Mathura, was originally, and is still revered as, Braj Bhumi, or the ‘Land of Eternal Love.’ The name was bequeathed to Mathura because Lord Krishna is said to have spent his childhood and growing up years here. His ras-leelas with the gopis are well entrenched in the Hindu psyche and have been immortalized in the temples, bhajans, arts and paintings. In fact, many of the Hindu art forms find their roots here. The place was considered to be a myth till it was rediscovered in the 16th century, in and around Mathura.
Road back into time
Today, Mathura is one of the most important pilgrimage centres of the Hindus boasting innumerable temples dedicated to Lord Krishna and his consort Radha. However, before the city gave way to Hinduism in the 8th century, it was a Buddhist centre with several monasteries housing more than 3000 monks.
However, most of these centres were destroyed by the Afghan warlord by the name of Mahmud Ghazni. Much later, it was Aurangzeb, in the 16th century, who levelled down many of the famous temples including the Kesava Deo Temple and had a mosque built there in its place.
Mathura continues to draw a flood of pilgrims all year round and especially during festivals such as Holi and Janmashtmi (Lord Krishna’s birthday), which falls in August/September.
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Situated on the banks of River Yamuna, Mathura is seen as the cradle of Indian culture and civilization. India is considered to be a spiritual destination and many of the visitors looking for peace and enlightenment head to the city to seek solace in its ashrams and temples. Mathura is considered sacred by Hindus, Buddhists and Jains.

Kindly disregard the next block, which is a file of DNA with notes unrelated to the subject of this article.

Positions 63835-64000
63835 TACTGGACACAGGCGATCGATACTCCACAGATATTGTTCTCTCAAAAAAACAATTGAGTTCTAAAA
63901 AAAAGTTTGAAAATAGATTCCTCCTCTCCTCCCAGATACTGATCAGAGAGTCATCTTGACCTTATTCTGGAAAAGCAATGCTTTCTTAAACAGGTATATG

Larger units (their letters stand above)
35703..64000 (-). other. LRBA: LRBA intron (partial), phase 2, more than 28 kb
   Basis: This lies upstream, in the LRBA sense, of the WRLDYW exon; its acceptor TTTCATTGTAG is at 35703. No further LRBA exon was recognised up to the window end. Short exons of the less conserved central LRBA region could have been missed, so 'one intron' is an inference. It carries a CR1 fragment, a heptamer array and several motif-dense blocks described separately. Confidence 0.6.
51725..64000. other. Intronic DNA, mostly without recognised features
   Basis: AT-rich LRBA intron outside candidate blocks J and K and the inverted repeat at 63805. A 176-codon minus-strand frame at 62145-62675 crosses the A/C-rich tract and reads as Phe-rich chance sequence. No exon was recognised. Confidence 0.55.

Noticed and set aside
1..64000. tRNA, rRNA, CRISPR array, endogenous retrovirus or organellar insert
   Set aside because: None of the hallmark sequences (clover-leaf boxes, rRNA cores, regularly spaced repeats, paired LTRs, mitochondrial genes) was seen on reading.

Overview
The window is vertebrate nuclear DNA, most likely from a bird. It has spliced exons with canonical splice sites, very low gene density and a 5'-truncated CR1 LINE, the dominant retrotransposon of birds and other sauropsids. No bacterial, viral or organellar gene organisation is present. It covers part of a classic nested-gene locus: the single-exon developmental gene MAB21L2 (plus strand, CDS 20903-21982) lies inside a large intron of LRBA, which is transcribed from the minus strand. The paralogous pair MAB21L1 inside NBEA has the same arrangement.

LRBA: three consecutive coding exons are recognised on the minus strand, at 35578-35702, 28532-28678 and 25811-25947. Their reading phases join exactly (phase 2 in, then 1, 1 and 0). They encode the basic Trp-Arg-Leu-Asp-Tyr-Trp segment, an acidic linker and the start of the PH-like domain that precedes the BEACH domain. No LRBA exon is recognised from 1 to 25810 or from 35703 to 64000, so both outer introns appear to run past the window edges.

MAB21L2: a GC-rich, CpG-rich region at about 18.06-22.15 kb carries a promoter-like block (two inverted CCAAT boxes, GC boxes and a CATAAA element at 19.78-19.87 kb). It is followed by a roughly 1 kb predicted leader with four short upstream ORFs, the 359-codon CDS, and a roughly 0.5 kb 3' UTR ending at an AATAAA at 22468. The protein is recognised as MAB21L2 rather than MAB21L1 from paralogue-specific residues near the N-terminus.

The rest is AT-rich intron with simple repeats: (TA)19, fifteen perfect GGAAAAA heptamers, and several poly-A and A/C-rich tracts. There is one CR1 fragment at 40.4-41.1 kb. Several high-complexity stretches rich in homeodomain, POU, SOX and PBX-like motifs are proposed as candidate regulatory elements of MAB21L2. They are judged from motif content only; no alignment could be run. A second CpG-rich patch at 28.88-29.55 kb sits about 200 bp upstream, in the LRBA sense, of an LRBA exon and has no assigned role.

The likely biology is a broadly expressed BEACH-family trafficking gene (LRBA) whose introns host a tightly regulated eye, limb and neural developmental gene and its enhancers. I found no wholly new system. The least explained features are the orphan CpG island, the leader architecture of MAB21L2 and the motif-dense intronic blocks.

Shri Krishna Janma Bhumi Temple, or the birth place of Lord Krishna, is one the most sacred temples located here. In fact, most attractions in Mathura have some connection with Krishna.
Another case point is Vishram Ghat, where He is believed to have rested for sometime before going on to slay his, mama, or maternal uncle, the tyrant Kansa. The Dwarkadheesh Tiemple is the main temple which is decorated on a grandiose scale during Hindu festivals such as Holi and Janmashtmi. Gita Mandir, on the outskirts of the town, showcases temple carvings and paintings. The Muslim population finds representation in the Jama Masjid which was built in 1661AD.
The Government Museum, located at Dampier Park, boasts one of the finest collections of items of historical and archaeological interest including rare findings from the Gupta and Kushan period (400 BC to 1200AD).
Besides the above, other attractions worth a mention include Kans Qila, Potara Kund, and the Ghats of Mathura. A visit to Mathura can be combined with a trip to the neighbouring pilgrimage town of Vrindavan.
Matura is well connected by road, rail and air.
As with the rest of north India the ideal time to visit Mathura is from November to March when the weather is extremely pleasant.